Greek Trade!icon-house(1).gif

By Eden and Ryohei

Greek Trading was placed all around the country. Trading is where you get your own goods such as food and sell it for reasonable prices to villagers or people who really needed it around the country. Trading and bartering started out with people fishing for good quality fish and some people wanted to buy it. So then on trading has been a huge concept in Greece. Trading was a big thing and it still is and I guarantee it always will be.

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What they had grown and sold

Greece was on of the main countries around the world that was most famous for its trading and Economy.
Since the temperature is very mild, they were able to grow and make things very successfully and then trade and barter them to many different places around the continent. They traded things like food such as fish, strong metals to build, spices to cook, fine linen, grains, exported wine, olive oil and pottery. Trading was one of the things that really got people paid quite a bit. From making the goods to transporting them, people got paid quite a bit and to be in that business at that time was quite an honour. It was found that the Greeks traded many arts and crafts which sold very highly, more than wines and olive oil which were the most popular traded items in the Economy. Greeks traded most of their goods by ships unless it was in near distance. They did this because taking a ship was much faster than taking a sail boat and sailing all around the coast of Greece.
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Greeks traded most of their goods by ships unless it was in near distance. They did this because taking a ship was much faster than taking a sail boat and sailing all around the coast of Greece. They traded a lot of their food to different cities in Britain. They transported all this stuff by boat. If a location in a close venue the greeks would either ride donkeys. They could not drive or use a car because roads were way too narrow to use a big piece of machinery unless they wanted to crush someone or something.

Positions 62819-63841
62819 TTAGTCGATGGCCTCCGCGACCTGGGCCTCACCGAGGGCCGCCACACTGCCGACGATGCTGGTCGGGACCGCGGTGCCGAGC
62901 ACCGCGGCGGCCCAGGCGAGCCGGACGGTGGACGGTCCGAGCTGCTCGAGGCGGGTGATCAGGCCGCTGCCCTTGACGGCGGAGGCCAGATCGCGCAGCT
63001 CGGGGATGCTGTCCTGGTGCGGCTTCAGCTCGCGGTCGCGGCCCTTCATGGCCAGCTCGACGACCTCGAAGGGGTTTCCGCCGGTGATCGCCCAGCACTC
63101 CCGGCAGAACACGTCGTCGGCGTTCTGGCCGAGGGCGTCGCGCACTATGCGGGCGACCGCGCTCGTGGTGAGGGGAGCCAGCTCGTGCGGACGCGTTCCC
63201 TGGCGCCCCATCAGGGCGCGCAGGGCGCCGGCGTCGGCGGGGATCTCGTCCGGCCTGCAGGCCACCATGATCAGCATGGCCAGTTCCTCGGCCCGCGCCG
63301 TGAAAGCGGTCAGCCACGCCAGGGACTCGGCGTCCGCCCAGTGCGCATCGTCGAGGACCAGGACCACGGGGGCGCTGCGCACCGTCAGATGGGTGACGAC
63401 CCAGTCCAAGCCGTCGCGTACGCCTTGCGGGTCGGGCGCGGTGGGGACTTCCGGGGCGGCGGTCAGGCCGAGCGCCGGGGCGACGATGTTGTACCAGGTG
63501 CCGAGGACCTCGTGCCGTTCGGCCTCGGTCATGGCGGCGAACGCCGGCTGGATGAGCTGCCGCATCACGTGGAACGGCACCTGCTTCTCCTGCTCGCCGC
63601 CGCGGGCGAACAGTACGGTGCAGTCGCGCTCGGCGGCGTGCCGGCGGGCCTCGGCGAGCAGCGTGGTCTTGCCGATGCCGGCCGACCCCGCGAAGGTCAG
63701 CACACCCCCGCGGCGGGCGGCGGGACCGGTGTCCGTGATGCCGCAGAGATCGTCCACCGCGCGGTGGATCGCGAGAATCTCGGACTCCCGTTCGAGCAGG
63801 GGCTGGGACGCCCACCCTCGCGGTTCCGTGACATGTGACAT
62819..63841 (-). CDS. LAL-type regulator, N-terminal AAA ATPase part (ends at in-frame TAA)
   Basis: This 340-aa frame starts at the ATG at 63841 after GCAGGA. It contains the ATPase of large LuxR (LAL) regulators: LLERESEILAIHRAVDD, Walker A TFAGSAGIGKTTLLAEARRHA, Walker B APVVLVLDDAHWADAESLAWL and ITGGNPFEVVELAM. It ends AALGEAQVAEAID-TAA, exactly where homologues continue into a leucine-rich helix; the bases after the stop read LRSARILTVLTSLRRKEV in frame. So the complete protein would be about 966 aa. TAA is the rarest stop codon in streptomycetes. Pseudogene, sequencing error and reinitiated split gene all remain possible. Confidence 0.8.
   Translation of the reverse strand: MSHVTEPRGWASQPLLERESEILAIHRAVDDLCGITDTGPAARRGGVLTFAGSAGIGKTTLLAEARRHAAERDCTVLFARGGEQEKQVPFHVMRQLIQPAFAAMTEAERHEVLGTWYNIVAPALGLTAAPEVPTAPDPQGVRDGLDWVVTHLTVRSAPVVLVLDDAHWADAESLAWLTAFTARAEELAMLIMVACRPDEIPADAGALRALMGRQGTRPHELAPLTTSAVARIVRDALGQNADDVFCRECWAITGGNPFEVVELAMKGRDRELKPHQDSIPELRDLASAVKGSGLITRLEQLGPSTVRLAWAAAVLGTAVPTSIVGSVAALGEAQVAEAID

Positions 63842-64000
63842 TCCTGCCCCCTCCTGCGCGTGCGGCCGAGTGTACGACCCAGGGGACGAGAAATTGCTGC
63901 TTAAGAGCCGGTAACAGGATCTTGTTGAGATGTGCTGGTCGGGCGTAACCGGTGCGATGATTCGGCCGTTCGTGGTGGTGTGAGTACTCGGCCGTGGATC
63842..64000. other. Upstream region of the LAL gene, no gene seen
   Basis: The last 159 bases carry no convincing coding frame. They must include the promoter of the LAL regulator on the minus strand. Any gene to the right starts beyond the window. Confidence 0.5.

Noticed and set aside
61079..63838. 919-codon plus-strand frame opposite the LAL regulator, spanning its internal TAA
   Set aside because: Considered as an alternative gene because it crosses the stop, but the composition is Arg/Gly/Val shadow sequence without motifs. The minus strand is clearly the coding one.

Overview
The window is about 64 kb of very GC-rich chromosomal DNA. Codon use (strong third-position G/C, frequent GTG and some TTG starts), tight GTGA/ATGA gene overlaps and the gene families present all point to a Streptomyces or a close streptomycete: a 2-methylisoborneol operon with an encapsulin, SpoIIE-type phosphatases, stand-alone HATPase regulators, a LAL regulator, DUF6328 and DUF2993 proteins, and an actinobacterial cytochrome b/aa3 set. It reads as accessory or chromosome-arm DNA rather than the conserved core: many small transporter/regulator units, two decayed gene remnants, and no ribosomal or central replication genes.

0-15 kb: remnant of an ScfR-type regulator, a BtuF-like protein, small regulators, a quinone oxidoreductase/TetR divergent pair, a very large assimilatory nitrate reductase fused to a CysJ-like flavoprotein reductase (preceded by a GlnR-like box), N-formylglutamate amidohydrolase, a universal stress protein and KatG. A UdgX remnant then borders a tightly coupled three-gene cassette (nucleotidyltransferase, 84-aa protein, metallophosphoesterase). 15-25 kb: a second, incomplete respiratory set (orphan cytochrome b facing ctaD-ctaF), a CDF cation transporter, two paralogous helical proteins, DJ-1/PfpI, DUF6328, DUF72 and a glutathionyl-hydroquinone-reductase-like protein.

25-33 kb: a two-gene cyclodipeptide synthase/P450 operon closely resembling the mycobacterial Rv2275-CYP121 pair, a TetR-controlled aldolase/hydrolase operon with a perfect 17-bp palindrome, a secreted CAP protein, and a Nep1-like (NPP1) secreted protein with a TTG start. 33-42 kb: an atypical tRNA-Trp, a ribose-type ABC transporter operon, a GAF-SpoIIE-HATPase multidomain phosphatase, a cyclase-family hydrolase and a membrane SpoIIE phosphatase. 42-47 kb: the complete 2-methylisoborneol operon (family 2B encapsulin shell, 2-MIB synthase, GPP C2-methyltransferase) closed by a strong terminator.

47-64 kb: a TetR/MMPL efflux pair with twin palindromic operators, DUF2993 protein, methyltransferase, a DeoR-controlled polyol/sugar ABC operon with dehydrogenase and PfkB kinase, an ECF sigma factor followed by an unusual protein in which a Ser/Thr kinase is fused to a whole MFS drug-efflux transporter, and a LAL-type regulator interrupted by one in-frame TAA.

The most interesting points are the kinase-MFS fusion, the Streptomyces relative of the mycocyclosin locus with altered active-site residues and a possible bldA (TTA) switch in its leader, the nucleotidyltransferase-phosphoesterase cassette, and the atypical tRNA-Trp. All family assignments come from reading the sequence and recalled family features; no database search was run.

The route they usually used to transport goods from Greece to Britain would be to go to the South Coast of Greece and just take a boat all along the outline of Europe and when they reached Britain they just took it from there and Britain citizens enjoyed the Greek goods very much. So after a while of fair trading, Britain started to trade as well. So Greece was one of the most successful countries for trading and bartering.

Ancient Currency

When Greeks started trading they exchanged one item for another with the same or close value. Around 590bc they started using coins. Coins are a lot easier to trade with opposed to bartering because you pay with one currency for everything in the city. The coin widely used in Greece was the Drachma which had an Owl and the head of Athena. The only place which didn’t accept Athens’s coins were Sparta because of the rivalry between them. At the peak of the Greek empire in the classical age their coins were used almost everywhere. When visiting other cities or countries you would have to go to a money-changer so you could exchange your currency for another for a small fee. The money-changers were normally set up in the market place or the agora. These money-changers made so much money they started lending money out and they would have to pay with interest. If the client couldn’t pay the money-changer back by the set date with interest the money-changer/banker would take what they pledged like a house. This was the start of banking. Coins were made of silver, gold, copper and iron but Greek coins were gold and silver stamped with either gods, goddesses, or a symbol of its city. For example in 300-243bc there was a coin from Corinth with Pegasus on one side and the other side Persephone’s head bound with corn wreath other side Persephone’s head bound with corn wreath. In Greece it was 8 chalkoi 1 obolus, 6 obolus 1 drachma, 100 drachma 1 mina (or mna), 60 minae 1 Athenian Talent (Athenian standard). Every single city or country had their own coin as a sign of independence.

Corinthian Silver Drachm, Pegasus
Corinthian Silver Drachm, Pegasus
Corinthian Silver Drachm, Persephone
Corinthian Silver Drachm, Persephone

Import and Export